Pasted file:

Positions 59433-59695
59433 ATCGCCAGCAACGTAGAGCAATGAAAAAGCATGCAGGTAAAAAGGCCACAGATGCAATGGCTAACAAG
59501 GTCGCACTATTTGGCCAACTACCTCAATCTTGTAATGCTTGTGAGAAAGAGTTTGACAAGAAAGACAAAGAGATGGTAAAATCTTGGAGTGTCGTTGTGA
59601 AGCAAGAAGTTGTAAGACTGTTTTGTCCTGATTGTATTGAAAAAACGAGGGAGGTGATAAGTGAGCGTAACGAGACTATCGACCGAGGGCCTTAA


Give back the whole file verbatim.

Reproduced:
Positions 59433-59695
59433 ATCGCCAGCAACGTAGAGCAATGAAAAAGCATGCAGGTAAAAAGGCCACAGATGCAATGGCTAACAAG
59501 GTCGCACTATTTGGCCAACTACCTCAATCTTGTAATGCTTGTGAGAAAGAGTTTGACAAGAAAGACAAAGAGATGGTAAAATCTTGGAGTGTCGTTGTGA
59601 AGCAAGAAGTTGTAAGACTGTTTTGTCCTGATTGTATTGAAAAAACGAGGGAGGTGATAAGTGAGCGTAACGAGACTATCGACCGAGGGCCTTAA